U.S. markets ended lower for the second consecutive session on Wednesday amid rising bond yields, which made investors jittery, leading to a massive selloff in the high-flying tech stocks and to take refuge in sectors that are more likely to benefit from an economic recovery. All the three major indexes ended in negative territory.
How Did The Benchmarks Perform?
The Dow Jones Industrial Average (DJI) declined 0.4% or 121.43 points to finish at 31,270.09, in a choppy session that saw modest gains and losses.
The S&P 500 slipped 1.3% or 50.57 points to close at 3,819.72 points. Tech and consumer discretionary sectors were the biggest losers. The Technology Select Sector SPDR (XLK) slid 2.5%, while the Consumer Discretionary Select Sector SPDR (XLY) fell 2.4%. Eight of the 11 sectors of the benchmark index closed in the red.
The tech-heavy Nasdaq slipped 2.7% or 361.04 points to close below the 13,000 mark at 12,997.75 points. This was also the index’s biggest two-day percentage decline since Sep 8, 2020. Shares of Apple, Inc. AAPL declined 2.5%, while Amazon.com, Inc. AMZN plummeted 2.9%. Apple has a Zacks Rank #2 (Buy). You can see the complete list of today’s Zacks #1 Rank (Strong Buy) stocks here.
The fear-gauge CBOE Volatility Index (VIX) was up 10.66% to 26.67. A total of 14 billion shares were traded on Wednesday, lower than the last 20-session average of 14.9 billion. Decliners outnumbered advancers on the NYSE by a 1.31-to-1 ratio. On Nasdaq, a 1.95-to-1 ratio favored declining issues.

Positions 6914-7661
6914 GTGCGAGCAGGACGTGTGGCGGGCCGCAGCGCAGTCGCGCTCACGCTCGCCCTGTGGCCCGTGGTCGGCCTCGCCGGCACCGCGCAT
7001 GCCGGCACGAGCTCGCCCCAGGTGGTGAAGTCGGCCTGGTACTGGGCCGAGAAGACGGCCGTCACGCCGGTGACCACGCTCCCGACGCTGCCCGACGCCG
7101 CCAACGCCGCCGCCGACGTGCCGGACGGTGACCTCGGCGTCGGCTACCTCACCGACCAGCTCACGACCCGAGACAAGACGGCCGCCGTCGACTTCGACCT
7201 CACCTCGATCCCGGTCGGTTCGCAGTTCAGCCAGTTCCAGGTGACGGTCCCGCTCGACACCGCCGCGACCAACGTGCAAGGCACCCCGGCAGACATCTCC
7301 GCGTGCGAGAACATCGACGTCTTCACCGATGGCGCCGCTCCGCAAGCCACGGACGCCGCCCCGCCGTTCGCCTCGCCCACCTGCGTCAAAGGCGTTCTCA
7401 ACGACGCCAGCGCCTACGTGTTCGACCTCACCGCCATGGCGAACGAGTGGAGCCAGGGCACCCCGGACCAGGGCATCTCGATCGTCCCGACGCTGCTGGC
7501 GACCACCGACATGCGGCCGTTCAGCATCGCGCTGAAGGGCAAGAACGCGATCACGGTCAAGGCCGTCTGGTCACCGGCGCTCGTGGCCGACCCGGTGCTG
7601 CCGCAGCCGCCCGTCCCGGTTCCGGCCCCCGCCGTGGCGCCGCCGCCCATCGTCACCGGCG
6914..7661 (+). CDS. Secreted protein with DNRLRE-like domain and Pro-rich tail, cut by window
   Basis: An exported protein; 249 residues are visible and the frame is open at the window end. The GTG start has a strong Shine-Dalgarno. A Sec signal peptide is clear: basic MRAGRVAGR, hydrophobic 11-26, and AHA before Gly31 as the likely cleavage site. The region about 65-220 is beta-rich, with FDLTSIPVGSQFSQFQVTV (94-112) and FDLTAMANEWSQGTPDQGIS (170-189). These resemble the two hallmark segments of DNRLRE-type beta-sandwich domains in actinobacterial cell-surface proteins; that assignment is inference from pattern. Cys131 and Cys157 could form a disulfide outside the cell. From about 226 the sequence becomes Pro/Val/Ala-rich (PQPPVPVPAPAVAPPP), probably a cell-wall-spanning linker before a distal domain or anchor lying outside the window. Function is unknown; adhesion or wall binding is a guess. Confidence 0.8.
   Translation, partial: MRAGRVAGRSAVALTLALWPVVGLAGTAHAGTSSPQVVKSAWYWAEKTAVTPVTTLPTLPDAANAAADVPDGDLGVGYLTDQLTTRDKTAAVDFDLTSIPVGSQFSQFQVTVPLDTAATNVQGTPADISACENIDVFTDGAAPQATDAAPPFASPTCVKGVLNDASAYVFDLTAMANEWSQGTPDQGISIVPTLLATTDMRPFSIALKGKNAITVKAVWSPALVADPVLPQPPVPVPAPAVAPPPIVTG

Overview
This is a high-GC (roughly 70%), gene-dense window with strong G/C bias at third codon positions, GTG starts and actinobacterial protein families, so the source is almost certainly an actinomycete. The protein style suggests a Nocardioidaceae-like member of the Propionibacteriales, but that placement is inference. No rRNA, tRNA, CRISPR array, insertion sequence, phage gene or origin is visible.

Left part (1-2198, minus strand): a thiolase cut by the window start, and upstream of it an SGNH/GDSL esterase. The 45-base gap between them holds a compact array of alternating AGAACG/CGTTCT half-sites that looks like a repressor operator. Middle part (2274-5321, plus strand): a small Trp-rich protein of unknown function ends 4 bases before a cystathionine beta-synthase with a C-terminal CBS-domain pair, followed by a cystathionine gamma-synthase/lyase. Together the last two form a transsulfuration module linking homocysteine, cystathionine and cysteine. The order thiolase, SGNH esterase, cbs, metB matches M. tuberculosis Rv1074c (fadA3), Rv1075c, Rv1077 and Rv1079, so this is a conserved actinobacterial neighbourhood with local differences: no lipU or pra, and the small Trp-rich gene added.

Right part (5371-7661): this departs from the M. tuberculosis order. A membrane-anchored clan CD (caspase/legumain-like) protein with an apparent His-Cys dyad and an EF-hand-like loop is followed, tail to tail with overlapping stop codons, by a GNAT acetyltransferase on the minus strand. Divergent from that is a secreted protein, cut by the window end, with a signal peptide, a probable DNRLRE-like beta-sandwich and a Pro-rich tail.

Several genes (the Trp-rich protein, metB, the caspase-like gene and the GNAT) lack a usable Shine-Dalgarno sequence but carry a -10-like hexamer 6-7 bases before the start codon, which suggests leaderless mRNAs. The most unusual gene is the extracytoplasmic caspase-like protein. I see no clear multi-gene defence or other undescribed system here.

Bond Yields Rise, Tech Stocks Suffer
Tech stocks, which have been leading the market rally for quite some time, came under pressure for the second consecutive session on Wednesday after mixed economic data made investors jittery making them rush to the take refuge in other sectors which are likely to benefit from an economic recovery.
Also, higher bond yields have been making investors worry for some time now. On Wednesday, the 10-year Treasury yield continued to advance as high as by 8 basis points to 1.49%. The fresh spike came on Wednesday after the yield surged as high as 1.6%. This is rising concerns about equity valuations and the same time also inflation.
In this scenario, tech stocks are likely to suffer the most given that because they depend on easy borrowing for faster and stronger growth.
Economic data released on Wednesday came in mixed. ADP’s private-payroll data showed 117,000 jobs were added in February, which was far below the economists’ forecast of 225,000.
In another report, U.S. services sector growth decelerated in February. The ISM Nonmanufacturing Index came up with a reading of 55.3 for February, declining 3.4% from January. However, the IHS Markit US services sector purchasing managers index increased to 59.8 in February from 58.3 in the month earlier.
The Fed also introduced a Beige Book that showed a survey of the current economic condition of the country. The survey showed that U.S. economy grew at a modest pace in the last six months of the year ending mid-February.
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